Peer review (colleagues, peers, reviewing a manuscript submitted for publication in some journal) can be “single-blind” (reviewers are aware of the names and affiliations of paper authors), or “double-blind” (this information is hidden from the Reviewer). Noticing that computer-science research often appears first (or exclusively) in peer-reviewed conferences rather than journals, authors [see attached preprint] examined these two reviewing models in the context of expert committee members reviewing full-length submissions for acceptance. Authors present a controlled experiment in which four committee members review each paper. Two of these four reviewers are drawn from a pool of committee members with access to author information; the other two are drawn from a disjoint pool without such access. (This information asymmetry persists through the process of bidding for papers, reviewing papers, and entering scores.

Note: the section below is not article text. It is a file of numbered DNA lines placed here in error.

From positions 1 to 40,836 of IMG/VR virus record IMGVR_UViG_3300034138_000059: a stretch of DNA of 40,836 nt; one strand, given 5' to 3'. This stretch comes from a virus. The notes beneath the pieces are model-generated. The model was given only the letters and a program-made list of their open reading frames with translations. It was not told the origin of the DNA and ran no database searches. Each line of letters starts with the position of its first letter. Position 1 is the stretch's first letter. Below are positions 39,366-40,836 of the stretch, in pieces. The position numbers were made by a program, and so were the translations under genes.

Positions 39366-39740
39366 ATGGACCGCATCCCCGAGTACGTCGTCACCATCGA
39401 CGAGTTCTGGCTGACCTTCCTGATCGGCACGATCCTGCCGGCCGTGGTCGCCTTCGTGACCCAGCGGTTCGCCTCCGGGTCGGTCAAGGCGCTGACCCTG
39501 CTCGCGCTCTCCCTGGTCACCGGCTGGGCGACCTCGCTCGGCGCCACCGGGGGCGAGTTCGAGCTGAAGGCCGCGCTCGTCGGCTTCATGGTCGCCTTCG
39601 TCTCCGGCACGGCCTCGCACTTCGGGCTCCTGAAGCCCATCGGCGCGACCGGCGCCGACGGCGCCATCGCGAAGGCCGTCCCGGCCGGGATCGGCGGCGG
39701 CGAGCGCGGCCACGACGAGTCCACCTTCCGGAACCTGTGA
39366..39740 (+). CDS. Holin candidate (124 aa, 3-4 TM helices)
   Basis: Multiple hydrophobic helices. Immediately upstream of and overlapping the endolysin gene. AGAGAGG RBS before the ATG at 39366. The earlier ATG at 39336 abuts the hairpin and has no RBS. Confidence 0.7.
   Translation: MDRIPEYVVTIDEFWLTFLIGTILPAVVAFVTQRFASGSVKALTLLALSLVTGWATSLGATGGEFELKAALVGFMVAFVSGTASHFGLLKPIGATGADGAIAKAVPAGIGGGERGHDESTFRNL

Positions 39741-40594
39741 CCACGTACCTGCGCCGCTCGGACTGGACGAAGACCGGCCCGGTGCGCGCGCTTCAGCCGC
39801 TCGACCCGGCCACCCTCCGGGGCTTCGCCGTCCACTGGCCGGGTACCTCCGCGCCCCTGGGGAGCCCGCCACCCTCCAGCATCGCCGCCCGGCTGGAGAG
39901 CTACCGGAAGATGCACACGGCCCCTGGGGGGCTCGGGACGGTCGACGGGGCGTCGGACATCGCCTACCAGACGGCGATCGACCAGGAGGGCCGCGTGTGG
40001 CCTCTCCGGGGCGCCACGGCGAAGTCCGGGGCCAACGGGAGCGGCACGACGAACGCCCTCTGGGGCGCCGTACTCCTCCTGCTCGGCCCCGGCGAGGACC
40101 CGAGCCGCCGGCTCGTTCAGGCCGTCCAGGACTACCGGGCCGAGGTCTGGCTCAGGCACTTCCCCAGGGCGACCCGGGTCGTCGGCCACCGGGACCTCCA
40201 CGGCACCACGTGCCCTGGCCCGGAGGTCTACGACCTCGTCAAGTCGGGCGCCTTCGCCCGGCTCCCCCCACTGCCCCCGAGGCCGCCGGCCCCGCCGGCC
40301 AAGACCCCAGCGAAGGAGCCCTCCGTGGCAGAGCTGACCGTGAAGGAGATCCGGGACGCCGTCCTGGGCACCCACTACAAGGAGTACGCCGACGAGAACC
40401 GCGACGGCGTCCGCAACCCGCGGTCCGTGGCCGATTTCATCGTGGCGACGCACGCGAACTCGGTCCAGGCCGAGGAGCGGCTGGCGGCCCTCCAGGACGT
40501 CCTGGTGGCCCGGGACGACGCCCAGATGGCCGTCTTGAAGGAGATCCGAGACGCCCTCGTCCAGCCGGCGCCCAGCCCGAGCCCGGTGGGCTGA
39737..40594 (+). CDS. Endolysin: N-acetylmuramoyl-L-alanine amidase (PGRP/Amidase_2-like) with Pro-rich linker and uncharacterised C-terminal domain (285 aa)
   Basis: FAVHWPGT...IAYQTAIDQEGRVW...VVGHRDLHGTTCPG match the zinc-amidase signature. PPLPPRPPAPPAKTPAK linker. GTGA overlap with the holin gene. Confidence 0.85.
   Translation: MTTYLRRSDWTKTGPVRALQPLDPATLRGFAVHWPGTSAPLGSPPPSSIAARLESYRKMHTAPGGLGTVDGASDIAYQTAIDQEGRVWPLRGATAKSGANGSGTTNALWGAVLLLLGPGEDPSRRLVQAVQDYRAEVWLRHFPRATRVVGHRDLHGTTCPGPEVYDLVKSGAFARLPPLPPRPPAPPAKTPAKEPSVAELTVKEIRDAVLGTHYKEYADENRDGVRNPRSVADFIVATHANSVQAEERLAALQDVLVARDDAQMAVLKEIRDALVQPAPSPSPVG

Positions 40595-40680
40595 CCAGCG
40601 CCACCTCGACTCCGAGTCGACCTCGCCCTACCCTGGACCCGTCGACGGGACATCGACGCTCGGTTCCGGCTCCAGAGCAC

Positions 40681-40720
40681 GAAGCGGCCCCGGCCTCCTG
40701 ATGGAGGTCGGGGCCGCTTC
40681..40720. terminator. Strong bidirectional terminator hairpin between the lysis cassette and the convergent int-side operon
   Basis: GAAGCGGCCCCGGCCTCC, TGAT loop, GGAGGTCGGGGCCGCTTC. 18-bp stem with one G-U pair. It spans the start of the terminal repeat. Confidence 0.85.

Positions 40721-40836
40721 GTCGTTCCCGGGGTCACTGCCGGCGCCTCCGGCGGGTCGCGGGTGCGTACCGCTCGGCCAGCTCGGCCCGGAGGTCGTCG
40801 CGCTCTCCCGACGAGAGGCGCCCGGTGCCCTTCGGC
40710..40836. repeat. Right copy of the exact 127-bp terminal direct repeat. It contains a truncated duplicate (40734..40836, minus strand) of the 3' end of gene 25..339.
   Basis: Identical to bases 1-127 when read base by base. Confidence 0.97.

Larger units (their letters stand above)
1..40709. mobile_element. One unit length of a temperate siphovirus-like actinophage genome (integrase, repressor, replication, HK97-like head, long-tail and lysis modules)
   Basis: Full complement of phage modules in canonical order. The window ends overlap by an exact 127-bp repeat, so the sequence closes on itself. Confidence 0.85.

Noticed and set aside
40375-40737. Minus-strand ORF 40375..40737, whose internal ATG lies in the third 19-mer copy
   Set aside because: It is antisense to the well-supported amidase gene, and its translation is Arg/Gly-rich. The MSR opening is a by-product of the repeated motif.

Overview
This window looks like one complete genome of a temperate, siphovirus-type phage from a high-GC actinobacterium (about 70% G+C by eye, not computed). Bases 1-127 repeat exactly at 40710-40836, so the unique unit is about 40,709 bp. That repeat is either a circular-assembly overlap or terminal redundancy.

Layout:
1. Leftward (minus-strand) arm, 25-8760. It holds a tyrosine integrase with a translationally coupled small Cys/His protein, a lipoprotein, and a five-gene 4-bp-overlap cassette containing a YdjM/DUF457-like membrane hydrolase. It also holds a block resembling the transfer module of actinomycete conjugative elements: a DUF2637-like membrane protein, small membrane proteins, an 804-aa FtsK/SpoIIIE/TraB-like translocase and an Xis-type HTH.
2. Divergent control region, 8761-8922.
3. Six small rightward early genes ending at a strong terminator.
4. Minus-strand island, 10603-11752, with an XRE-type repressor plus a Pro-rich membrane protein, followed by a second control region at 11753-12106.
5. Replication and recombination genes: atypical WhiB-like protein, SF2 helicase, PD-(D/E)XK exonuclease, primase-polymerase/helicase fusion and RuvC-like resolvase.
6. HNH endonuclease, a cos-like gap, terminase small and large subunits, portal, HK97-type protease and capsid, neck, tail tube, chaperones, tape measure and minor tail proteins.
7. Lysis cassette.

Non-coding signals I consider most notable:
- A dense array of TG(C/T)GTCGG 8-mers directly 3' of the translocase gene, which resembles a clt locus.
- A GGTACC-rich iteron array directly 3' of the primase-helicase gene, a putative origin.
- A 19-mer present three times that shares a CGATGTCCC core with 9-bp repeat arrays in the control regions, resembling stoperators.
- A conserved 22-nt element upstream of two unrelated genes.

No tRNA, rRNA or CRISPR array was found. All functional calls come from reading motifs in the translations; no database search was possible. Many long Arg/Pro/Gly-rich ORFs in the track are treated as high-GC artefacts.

Once papers were allocated to reviewers, single-blind reviewers were found to be statistically significantly more likely than their double-blind counterparts to recommend for acceptance papers from famous authors, top universities, and top companies. The estimated odds multipliers are statistically tangible –– at 1.63 for “famous authors”, 1.58 for “top universities”, and 2.10 for “top companies.” These findings remind me of a (which I’ll keep anonymous) study section (long ago) on which I had served: some of the study section participants were actually debating the “merits” and “prestige” of Harvard Dental School versus the Harvard Medical School complex..!!
Proc Natl Acad Sci USA http://www.pnas.org/cgi/doi/10.1073/pnas.1707323114